But is underwriting manual production a full-time job anyway? Does it need to be continually updated or is some regular tweaking all that is required? Categorically, manuals do need regular attention. If they are not regularly reviewed, changes in the market and regulation, and in the nature of risks encountered can mean that the content of a manual can become, in a short time, out of date: at best, irrelevant but harmless; at worst, responsible for poor and unprofitable decision-making. This is discussed in more detail later.
With the ability to carry out real-time updates to a web-hosted system, the production of a manual should be getting cheaper. The question then arises, should a manual be resourced in-house in terms of technology and content or is outsourcing or a ‘turnkey solution’ the way of the future?
Global or just all over the place?
Cost pressures often force international organisations to provide a global manual which is used in all of these territories. But does a ‘one size fits all’ approach really work?
Products are different from one country to the next. For instance, disability products vary widely between markets – in particular the definitions of disability, the product features and the triggers for claim. Causes of claim and local experience are different too, all of which have an impact on underwriting guidelines.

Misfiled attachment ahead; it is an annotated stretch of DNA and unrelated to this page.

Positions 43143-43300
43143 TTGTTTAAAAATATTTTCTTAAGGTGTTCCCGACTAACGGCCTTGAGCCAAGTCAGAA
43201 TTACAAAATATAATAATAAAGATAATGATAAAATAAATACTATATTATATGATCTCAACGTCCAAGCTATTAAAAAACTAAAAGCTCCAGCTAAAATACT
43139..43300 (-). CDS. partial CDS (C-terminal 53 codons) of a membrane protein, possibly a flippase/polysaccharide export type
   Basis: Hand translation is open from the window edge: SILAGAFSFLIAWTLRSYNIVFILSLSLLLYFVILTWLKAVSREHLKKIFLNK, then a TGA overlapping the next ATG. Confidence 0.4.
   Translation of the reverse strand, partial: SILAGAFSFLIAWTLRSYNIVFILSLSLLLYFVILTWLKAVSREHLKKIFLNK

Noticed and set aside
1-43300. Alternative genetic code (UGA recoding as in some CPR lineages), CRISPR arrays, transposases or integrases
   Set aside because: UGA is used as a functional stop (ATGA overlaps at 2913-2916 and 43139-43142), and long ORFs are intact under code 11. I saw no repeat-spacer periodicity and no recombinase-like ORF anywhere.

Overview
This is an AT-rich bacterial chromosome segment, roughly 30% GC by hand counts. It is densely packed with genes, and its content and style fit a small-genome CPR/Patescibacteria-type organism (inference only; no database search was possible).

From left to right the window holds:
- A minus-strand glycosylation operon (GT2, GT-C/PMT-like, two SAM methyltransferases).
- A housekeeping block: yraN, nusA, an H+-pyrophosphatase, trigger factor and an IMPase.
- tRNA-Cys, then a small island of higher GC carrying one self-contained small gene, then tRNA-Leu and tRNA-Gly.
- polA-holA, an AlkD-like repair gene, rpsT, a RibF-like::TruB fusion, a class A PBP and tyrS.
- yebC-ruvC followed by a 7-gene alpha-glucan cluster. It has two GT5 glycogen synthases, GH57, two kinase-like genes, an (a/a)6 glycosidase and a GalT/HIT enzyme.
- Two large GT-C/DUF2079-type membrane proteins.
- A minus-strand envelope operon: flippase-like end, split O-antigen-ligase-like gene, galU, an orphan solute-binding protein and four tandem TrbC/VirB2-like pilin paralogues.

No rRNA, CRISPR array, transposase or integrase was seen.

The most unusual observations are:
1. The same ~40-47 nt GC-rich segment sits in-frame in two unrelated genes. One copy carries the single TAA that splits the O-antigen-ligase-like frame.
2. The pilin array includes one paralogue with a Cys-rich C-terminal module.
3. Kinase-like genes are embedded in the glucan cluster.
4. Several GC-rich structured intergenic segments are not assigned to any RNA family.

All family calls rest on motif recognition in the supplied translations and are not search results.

In North America the situation is complicated by preferred life rate differentials. How can rating advice cope with a multitude of different product definitions? Short of tailoring content to the characteristics of each individual market, the developer of the manual can tolerate some compromises; but it is important that those do not significantly impair the credibility of the manual.
If the content is to be translated into multiple languages, that takes time and effort. An overly long and poorly managed process can result in the various versions of the manual being out of sync with each other – resulting in confusion between markets, inconsistencies and potential lack of credibility.
On the Web, a manual usually has secure entry because the owner wants to protect its intellectual property. It wants to deny non-clients the benefits of its efforts and to avoid competitors downloading material, benchmarking ratings and plagiarising content. Secure entry also means that the producer can analyse usage, enabling a sharper focus for on-going research and development – that is, concentration on the subjects that matter.